5. To the skillet of black beans, add the cooked quinoa and stir to combine. Taste, and add salt and pepper of needed.
  6. Line two salad bowls with torn lettuce leaves. Add the black bean-quinoa mixture. Top with the pumpkin-tomato mixture. Cut the remaining lime half into two and place on the side of the bowls.
Recipe Notes

*Any pumpkin or winter squash would work here. Sweet potato and yam would be lovely as well.

DASH Meal: Tortilla Española with Leek & Shallot

DASH Recipe Tortilla Española with Shallot & LeeksWe are frequent patrons of craft beer bars. What that entails, aside from the potential of beer bellies, is leftover French fries. They are such a ubiquitous side dish at pubs and bars they are difficult to avoid. We usually try to limit our fat intake by one of us subbing the fries with a side salad and sharing the two sides, but subbing isn’t always possible. (We don’t always behave rationally, either, lol.) Anyhow, I often have leftover fries in the fridge. I could crisp them up in the toaster, but reheated fries are never as good as right out of the frier. Enters tortilla Española.

Authentic recipes slow-cook sliced potatoes in olive oil, which gives the potato tortilla a beautifully creamy texture and satisfying heft. This version with French fries has a less creamy, fluffier texture, but the richness of the fries does make for an easy yet indulgent breakfast. I usually use onion, but here, I’m using two onion relatives, leek and shallot, for an extra flavorful twist.

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DASH Meal: Tortilla Española with Leek & Shallot
DASH considerations: Tortilla Española with leek and shallot is on the indulgent side. Pair it with a side of cut-up vegetable or fruit to balance out the higher fat content, and go easy on oil for other meals of the day. In summer, this would make an awesome lunch with chilled gazpacho and a hunk of country bread.

DASH servings:
1.5 vegetables & fruits (2 if you count fries as a vegetable serving...)
1 meats & fish
1.5 fat & oil
Servings
servings
Ingredients
Servings
servings
Ingredients
Instructions
  1. Preheat the oven (I use a toaster oven) to 400 F.
  2. In an oven-proof skillet, heat the olive oil on medium high heat.
  3. Add the leek and shallot and sauté until they are translucent throughout and brown on the edges.
  4. Add the French fries and saute, stirring occasionally to prevent burning.
  5. Scrape the thyme leaves off the stem and add them to the skillet. Stir to combine. Season with salt and pepper.
  6. Mix the eggs and milk.
  7. Pour the egg mixture into the skillet. Give it a good stir to combine with the other ingredients.
  8. Place the skillet in the oven and bake for 8-10 minutes, or until the egg is set. (This happens pretty fast in my little toaster oven; it may take longer in a full-sized oven.)
Recipe Notes

We had this allium-packed tortilla Española with a cheese-topped toast and apple for a filling breakfast.

DASH Menu: Jamaican Curry Soup with Cod and Cauliflower

Jamaican Curry Soup with Cod IngredientsSoups and chowders often taste better after sitting in the fridge for a day or two, but sometimes I don’t want to eat the same thing twice within a span of a few days. Adding curry powder to creamy chowders is a trick I use often to liven up a leftover in those cases. Here, I added a generous amount of Jamaican curry powder to the milk-based cod and cauliflower chowder from a few days ago, and served it as a soupy curry with basmati rice. It was warm, aromatic, savory and filling; just what I needed on a cold winter night after a day of work!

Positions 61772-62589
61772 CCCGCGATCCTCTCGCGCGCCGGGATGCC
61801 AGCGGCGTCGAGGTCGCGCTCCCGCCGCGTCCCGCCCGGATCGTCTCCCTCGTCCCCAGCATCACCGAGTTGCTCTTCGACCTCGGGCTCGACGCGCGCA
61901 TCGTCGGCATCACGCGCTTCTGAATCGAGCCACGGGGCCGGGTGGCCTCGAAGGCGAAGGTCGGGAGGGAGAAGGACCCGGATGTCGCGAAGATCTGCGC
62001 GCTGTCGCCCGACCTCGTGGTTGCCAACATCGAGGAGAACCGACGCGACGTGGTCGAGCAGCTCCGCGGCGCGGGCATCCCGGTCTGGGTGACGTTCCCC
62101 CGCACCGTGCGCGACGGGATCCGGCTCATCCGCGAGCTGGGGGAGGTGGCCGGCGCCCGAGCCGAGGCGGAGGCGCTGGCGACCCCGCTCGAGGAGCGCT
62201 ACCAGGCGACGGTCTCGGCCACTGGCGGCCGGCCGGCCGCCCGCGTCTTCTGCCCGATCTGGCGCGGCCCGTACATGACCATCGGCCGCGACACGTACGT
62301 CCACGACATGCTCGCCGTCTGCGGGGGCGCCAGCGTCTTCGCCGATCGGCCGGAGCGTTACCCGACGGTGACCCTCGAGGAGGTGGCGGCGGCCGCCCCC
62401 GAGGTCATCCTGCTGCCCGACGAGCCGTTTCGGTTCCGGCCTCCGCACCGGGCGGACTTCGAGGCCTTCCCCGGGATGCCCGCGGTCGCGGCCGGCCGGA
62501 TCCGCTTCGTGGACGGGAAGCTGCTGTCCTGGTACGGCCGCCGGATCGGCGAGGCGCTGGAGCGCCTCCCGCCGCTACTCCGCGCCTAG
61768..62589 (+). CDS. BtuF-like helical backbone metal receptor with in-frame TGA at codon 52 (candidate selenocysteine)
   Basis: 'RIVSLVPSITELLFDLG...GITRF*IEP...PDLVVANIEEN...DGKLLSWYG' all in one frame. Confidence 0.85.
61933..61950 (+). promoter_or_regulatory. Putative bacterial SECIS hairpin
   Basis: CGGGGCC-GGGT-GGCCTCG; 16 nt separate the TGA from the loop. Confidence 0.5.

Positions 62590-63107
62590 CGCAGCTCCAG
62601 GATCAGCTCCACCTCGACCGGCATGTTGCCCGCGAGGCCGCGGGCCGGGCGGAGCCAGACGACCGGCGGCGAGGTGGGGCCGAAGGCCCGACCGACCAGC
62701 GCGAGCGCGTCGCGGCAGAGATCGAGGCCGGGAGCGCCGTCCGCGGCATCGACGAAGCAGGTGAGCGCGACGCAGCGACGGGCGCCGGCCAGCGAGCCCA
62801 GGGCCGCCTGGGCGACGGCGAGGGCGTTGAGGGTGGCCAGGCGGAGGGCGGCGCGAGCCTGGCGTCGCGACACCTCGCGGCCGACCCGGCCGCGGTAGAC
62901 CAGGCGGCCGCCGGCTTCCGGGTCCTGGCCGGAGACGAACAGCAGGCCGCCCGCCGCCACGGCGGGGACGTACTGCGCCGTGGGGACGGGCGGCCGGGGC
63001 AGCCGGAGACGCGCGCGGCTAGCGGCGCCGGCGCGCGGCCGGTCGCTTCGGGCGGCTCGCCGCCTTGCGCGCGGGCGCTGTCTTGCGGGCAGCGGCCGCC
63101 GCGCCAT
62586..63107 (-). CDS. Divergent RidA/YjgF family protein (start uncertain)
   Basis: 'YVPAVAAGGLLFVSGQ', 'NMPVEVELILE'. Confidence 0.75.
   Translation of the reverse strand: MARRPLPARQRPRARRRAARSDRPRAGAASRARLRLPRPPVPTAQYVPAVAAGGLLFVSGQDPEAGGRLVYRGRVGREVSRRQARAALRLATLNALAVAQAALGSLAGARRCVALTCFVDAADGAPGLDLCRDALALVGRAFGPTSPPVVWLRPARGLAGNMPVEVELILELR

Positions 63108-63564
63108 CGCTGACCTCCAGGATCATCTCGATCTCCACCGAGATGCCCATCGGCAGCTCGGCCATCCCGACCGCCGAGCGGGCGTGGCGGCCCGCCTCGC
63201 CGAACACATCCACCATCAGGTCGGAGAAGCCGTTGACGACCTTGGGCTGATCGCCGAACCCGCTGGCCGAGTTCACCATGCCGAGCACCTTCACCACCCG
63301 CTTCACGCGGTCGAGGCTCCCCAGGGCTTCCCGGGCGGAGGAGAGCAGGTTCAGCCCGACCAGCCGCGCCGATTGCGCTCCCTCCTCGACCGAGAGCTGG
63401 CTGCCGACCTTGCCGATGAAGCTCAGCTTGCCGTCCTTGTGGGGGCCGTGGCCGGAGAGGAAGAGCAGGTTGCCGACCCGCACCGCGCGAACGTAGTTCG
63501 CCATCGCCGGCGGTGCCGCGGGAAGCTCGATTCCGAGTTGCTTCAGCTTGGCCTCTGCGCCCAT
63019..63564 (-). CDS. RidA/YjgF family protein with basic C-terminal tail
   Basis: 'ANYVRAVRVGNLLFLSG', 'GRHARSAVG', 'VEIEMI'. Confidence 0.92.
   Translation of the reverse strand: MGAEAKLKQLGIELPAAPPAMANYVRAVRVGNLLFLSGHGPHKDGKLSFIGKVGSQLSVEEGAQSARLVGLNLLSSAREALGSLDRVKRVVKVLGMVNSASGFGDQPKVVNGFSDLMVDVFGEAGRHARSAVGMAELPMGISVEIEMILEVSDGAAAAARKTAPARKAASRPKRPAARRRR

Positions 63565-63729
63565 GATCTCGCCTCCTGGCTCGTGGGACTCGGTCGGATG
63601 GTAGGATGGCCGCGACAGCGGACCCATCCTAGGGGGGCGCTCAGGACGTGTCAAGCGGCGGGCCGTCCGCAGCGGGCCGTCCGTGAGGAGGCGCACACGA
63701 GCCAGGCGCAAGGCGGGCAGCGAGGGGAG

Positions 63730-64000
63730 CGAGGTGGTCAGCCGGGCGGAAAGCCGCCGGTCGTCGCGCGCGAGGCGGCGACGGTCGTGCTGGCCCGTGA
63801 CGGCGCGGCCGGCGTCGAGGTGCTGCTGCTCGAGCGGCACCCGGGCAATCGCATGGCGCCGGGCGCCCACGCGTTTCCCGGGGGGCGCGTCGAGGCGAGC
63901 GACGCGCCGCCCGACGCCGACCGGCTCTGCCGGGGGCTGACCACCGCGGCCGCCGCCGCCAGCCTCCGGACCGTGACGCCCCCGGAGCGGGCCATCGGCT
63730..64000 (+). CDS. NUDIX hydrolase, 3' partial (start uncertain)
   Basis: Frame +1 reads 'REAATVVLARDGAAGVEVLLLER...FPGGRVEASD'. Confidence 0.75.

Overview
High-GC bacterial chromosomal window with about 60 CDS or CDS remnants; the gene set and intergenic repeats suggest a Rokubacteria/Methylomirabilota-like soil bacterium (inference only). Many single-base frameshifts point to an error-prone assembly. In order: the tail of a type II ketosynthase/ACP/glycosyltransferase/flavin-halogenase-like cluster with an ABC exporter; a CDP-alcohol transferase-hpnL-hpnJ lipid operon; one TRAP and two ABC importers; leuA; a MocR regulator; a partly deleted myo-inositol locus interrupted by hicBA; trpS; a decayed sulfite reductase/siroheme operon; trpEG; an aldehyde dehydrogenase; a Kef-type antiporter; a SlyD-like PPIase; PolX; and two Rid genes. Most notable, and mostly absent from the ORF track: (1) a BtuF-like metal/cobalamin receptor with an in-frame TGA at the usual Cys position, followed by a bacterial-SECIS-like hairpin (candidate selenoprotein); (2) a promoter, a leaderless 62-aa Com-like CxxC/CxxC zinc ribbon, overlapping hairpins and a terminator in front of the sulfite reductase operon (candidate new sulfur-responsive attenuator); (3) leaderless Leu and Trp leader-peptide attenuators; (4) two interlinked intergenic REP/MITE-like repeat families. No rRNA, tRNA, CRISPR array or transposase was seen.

I also made a quick vinegar-based coleslaw and sliced up some tomatoes (not in the recipe below) to up the vegetable intake. The cool, crunchy vegetables were definitely a nice contrast to the warm, tender veggies in the curry soup.

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DASH Menu: Jamaican Curry Soup with Cod and Cauliflower
DASH benefit: The same benefits as those for the original cauliflower cod chowder applies here: The curry gives you loads of vegetables and lean protein in an aromatic Jamaican curry sauce without the fat of heavy cream. Many recipes for basmati rice call for salt, but it really isn't necessary here, either, as it soaks up the tasty curry sauce in the bowl.

DASH servings:
2 grains
4 vegetables & fruits
0.25 dairy
2 meats & fish
0.75 fat & oil
Prep Time 20 minutes
Servings
servings
Ingredients
For the curry soup and rice
For the coleslow
Prep Time 20 minutes
Servings
servings
Ingredients
For the curry soup and rice
For the coleslow
Instructions
  1. Rinse the basmati rice in a few changes of water. Add the rice and water in a small saucepan. Cover the pan and bring to a boil on high. Once boiling, turn the heat down to low and let it bubble and simmer until all the liquid is gone, about 10-12 minutes.
  2. While the rice cooks, toss the shredded cabbage with a pinch of salt. Let it marinate for a few minutes.
  3. Squeeze out the moisture from the cabbage. Add the scallion, cilantro, olive oil, vinegar and freshly ground black pepper to the cabbage. Toss to combine.
  4. Reheat the cauliflower cod chowder on medium low. Once heated through, add the Jamaican curry powder. Stir to combine thoroughly. Taste, and add more curry powder if needed.
  5. Fluff the rice. Divide between two bowls and top with the curry.

*My favorite brand of Jamaican curry powder is Blue Mountain, which seems to be available at some chain grocery stores and Caribbean markets around here. I use the mild version in a yellow jar, not the hot one in a red jar. Other types of curry powder might also work (Japanese, Vietnamese, Indian, etc.), but I think the garlic-thyme combo in the original cod chowder works best with the Jamaican flavors.